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Duke and Jill
by Ron Kolm
(Unknown Press)

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Duke and Jill starts out as a feverish, deranged comedy. It pretty much ends that way, too. You can read it in just a couple of hours. I can promise you that if you love Ralph Bakshi’s work on Fritz the Cat, you’re going to wish Duke and Jill would go on longer than it does. These are not particularly pleasant or sympathetic people. But they are never boring. Kolm has written exhaustively on his life in the post-doomsday mania that was swallowing up New York in the 1970s and 1980s. This book boils down Kolm’s personal experiences into a series of vignettes, depicting two tragi-comic figures who effortlessly symbolize everything we understand about that time and place. There is so much material on the New York of this era. Duke and Jill is a legitimate standout, which is an impressive achievement in of itself.

The energy of Kolm’s characters, as well as how he paces his short collection, is something along hyperactive lines. You could even say it’s a little cartoonish, which is why the Bakshi comparison will make sense to you, when you read it for yourself. This is all true, but nothing about Duke and Jill feels over-the-top. Even if you only faintly understand that New York City in the 70s/80s was on an unprecedented downward spiral of urban decay, Duke and Jill will retain a strong sense of realism all the way through. Kolm puts Duke and Jill in ludicrous, horrifying situations, but he isn’t cruel to them. He isn’t mocking this era of New York, or the people like Duke and Jill who lived there during that time. They’re still there. They just can’t afford the rent anymore. New York in the present remains a remarkable city. There is just no question that it is a very different place from the metropolis that both embraces and actively tries to destroy Duke and Jill.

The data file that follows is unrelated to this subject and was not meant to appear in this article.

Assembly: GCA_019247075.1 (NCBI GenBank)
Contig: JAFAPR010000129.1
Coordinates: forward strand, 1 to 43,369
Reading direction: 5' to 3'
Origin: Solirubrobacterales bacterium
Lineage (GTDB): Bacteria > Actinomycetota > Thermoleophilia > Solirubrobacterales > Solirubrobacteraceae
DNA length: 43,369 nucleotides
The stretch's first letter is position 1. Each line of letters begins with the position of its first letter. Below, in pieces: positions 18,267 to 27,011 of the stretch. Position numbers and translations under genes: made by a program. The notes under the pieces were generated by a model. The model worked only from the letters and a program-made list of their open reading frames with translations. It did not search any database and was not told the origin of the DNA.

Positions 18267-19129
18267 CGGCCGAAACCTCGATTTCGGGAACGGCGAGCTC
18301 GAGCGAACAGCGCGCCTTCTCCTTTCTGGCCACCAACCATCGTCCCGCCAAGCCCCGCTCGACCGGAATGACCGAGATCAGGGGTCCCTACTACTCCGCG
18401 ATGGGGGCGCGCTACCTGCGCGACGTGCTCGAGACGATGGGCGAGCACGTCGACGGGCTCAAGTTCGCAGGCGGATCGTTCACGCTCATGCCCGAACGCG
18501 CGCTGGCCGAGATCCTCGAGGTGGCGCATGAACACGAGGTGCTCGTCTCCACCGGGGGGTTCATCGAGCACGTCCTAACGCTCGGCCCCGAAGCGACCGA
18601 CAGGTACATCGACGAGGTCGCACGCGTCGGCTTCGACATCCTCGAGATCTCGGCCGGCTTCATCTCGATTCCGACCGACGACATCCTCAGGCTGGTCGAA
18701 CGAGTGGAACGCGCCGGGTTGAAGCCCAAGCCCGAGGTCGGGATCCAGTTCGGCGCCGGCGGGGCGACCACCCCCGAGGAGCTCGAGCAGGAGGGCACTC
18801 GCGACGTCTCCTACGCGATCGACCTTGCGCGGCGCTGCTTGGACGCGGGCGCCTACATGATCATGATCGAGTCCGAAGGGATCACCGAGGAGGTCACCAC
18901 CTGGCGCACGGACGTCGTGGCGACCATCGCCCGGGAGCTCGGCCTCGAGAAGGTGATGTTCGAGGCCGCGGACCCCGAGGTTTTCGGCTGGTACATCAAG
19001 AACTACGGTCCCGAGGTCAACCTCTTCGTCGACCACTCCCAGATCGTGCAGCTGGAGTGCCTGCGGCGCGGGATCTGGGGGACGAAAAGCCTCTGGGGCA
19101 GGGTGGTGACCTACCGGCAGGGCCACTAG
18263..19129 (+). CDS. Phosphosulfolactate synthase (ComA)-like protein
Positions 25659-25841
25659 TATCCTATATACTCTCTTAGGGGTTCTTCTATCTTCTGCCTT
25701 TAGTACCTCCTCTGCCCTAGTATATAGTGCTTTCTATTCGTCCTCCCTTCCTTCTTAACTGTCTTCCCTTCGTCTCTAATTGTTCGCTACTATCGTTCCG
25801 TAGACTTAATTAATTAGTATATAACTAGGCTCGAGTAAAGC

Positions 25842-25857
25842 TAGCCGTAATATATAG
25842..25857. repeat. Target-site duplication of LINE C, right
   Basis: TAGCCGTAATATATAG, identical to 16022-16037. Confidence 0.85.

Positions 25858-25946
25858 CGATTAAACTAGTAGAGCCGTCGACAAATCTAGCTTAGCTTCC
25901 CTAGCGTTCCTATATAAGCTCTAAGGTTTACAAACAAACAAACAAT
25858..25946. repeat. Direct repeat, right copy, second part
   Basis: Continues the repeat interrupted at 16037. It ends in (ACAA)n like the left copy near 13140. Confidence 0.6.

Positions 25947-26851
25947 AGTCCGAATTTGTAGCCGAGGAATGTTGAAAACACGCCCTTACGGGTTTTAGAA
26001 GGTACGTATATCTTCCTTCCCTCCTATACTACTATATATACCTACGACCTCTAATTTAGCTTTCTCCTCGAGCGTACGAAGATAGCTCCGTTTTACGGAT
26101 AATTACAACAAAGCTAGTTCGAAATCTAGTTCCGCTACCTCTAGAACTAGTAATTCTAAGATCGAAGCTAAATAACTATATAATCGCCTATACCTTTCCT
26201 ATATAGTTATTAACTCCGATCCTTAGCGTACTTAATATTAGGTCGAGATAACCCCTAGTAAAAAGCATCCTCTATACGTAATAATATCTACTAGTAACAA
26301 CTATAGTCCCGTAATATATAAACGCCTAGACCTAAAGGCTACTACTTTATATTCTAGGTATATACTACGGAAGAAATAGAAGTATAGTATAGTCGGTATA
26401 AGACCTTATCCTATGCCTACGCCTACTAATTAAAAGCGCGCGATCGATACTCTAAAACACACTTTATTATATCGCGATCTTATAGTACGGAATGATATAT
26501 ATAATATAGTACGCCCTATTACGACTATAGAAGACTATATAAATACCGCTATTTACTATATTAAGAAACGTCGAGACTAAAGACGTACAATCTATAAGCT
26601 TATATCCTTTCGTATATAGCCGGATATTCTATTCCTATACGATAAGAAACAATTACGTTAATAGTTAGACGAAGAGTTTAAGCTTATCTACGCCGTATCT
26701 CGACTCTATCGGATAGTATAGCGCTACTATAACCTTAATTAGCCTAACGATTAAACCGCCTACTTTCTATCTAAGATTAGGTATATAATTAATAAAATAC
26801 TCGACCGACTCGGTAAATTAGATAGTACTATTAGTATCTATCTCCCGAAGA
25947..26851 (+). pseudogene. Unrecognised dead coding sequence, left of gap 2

Kolm is not cruel to Duke and Jill. He writes as though he actually misses them. Duke and Jill has a slight romantic twinge for the danger and lunacy of its time period. It doesn’t drown in sentiment. It simply acknowledges that at least to some people, New York was a lot more interesting way back when. These thoughts will occur frequently, as you laugh at the casual hell that Duke and Jill live amongst and bring upon themselves. Kolm brings a unique voice to the crowded market of people who are determined to immortalize a New York City that no longer exists. He unleashes fervent vintage indie-comic book energy on his tribute to the stomping grounds of his youth. The result is one of the best books thus far released from Unknown Press. Kolm provides characters who are heightened, yet not exaggerated. He moves them through this vision of New York at the pace of junkies who are desperate for money, speed, coffee, and collector’s item porn mags. Every page emphasizes Kolm’s ability to tell stories that are sparsely written, yet somehow immensely rich in detail.

Duke and Jill gives Duke and Jill eternal life. When they’re not busy stalking the abandoned subway tunnels, I hope they take a moment to be thrilled about what Kolm has done for them.